Tatler Hong Kong

Heard around Hong Kong this month


HONG KONG HAS BECOME central to one of this year’s most highly anticipate­d gaming titles. Stray, originally slated to come out last October but now set to be released on Playstatio­n 5 in “early 2022”, according to French developer Bluetwelve, is an open-world game where players take on the role of a street cat navigating a cybercity inhabited by robots by solving puzzles and evading enemies. Stray, formerly known as Hk_project, is said to be heavily influenced by the unique aesthetic of the Kowloon Walled City, conveyed through narrow alleyways pierced with neon lights. For Hongkonger­s looking for signs of home in the map design, producer Swann Martin-raget told Edge magazine that the environmen­t was designed in such a way as to evoke a sense of alienation. “Obviously this place is supposed to be at least unwelcomin­g,” says Martin-raget. “This is why we also developed an alphabet for the whole language for the game—to have players really feel that they don’t understand this place and they don’t get all the codes of this environmen­t.” Meanwhile, gamers’ excitement continued to ramp up—cats are one of the main pillars of the internet, after all. “This is a console seller,” said one fan.

AFTER A CAREER of more than seven decades in showbiz, Patrick Tse has finally won a Best Actor award, presented by the Hong Kong Film Critics’ Society at their annual prize-giving in January. Tse, 85, won for his role as retired contract killer Chau in last year’s black comedy Time. Tse came out of semi-retirement for the role—he officially stopped acting in the 1990s after moving from Hong Kong to Canada—though still makes occasional film appearance­s. He made his debut aged 17 in 1952’s

The Stormy Night, and went on to become one of Asian cinema’s most popular idols over the next few decades. In his acceptance speech, Tse said he would invite the cast and crew to a six-star hotel for coffee, and paid tribute to his co-star, Petrina Fung Bo-bo. “We had great chemistry on set. I hope there will be more opportunit­ies to work together in the future,” he said. It’s never too late.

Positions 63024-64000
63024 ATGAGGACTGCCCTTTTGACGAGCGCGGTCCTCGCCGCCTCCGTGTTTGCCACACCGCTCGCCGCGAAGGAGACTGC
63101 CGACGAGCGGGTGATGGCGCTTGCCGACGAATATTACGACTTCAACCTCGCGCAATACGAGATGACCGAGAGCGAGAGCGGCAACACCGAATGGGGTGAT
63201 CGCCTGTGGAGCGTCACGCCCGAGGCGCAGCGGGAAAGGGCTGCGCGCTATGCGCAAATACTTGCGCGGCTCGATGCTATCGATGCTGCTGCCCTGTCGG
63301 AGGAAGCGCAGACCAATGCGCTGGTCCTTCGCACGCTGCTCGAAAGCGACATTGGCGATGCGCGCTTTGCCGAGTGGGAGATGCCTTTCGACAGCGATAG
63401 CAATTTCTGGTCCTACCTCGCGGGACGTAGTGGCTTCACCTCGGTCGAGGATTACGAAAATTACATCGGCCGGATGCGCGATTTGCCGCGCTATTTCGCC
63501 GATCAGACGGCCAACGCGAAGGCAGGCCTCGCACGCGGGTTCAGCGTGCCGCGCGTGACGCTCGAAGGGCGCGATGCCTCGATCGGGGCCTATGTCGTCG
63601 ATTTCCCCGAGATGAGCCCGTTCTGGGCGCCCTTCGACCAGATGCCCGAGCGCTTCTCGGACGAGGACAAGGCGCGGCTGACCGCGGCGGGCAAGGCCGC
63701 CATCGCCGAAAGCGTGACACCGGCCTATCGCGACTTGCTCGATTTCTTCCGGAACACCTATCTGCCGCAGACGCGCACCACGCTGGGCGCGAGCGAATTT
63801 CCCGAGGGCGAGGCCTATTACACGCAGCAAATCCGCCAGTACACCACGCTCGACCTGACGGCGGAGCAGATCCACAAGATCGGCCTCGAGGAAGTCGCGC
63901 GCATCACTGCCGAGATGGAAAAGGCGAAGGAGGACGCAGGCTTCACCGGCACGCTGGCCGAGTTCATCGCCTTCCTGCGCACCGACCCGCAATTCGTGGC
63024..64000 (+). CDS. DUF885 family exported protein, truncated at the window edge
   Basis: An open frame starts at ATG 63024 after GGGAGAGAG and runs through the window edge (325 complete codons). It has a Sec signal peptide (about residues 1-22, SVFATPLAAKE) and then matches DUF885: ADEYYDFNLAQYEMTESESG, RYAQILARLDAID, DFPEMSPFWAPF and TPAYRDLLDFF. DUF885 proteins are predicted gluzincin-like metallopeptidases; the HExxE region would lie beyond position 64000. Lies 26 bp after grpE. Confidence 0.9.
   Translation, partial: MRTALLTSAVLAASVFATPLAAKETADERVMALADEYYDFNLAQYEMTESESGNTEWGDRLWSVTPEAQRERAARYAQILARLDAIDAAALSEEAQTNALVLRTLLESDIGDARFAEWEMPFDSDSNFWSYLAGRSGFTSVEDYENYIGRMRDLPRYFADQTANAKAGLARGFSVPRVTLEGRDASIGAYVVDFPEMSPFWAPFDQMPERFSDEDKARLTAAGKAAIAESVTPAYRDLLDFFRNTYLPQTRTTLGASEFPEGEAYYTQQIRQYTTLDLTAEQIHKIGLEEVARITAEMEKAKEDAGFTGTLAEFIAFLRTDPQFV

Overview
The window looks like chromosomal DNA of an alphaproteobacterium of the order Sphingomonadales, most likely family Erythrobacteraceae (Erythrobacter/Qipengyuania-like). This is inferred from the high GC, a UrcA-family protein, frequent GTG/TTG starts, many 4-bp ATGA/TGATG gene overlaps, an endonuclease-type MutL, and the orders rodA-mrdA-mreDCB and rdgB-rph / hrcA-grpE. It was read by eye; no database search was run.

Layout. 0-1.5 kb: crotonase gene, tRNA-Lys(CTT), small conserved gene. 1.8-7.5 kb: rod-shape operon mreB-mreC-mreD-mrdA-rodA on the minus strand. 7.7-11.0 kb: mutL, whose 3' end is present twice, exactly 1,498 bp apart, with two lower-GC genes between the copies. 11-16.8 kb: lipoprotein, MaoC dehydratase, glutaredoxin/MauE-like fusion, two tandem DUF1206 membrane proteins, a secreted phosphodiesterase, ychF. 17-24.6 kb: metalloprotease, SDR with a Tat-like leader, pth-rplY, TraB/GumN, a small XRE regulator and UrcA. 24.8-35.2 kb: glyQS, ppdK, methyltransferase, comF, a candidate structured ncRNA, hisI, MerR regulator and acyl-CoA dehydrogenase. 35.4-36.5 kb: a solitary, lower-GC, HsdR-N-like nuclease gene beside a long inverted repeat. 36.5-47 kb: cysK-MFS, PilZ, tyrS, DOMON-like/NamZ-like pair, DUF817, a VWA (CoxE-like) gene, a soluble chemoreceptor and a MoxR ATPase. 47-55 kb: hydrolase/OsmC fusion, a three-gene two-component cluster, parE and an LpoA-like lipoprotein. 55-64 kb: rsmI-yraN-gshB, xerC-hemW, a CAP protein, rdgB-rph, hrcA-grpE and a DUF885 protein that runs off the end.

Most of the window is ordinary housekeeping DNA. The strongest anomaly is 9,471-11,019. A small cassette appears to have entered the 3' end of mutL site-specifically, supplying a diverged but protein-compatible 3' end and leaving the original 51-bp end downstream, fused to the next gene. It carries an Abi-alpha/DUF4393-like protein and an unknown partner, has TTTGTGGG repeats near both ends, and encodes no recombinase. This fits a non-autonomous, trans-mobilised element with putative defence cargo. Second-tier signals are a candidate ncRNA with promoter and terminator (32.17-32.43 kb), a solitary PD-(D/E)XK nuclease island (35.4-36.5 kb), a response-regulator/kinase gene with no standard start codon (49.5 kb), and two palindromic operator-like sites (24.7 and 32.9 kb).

BARELY HAD THE YEAR begun when Hongkonger­s had to get their heads around the baffling news that hamsters were the latest enemy in the government’s war on Covid-19, based on the possible risk of the rodents transmitti­ng the disease to humans. After more than 2,000 hamsters were culled by authoritie­s—despite an opposing petition attracting 40,000 signatures from the public—an anonymous group of university students announced their plan to resurrect the culled creatures as NFTS. “We will not stand for the euthanisin­g of our little hamsters,” read an Instagram post from the team, announcing the project’s aim was “to stand up, spread [the] word and positivity”, and that some of its proceeds would be donated to animal charities.

EMIGRATING Hong Kong pet owners have been clubbing together to charter private jets to transport their furry friends, at a cost of up to HK$200,000 per owner-pet pair, according to the Financial Times. Private-jet brokers have reported a huge demand from people leaving the city who don’t want to abandon their pet, whether dogs, rabbits or tortoises. The current method for transporti­ng pets offered by commercial airlines separates animal from owner, creating anxiety on both sides, not to mention there is a current lack of flights due to pandemic measures. When pooled between multiple travellers, private planes become an option—and a journey to remember, at that. Owner and emigree Bianca Ho shared her story of moving her dog Caviar to the UK after waiting for more than six months for a place on a commercial airliner. “We were waiting for a pet cargo ticket for so long,” she said. “Even if it’s too expensive for us, it was a special experience. We were very concerned about the dog being in cargo for 12 to 13 hours. My dog is very emotional and sensitive.” A pooch could get used to this kind of lifestyle.

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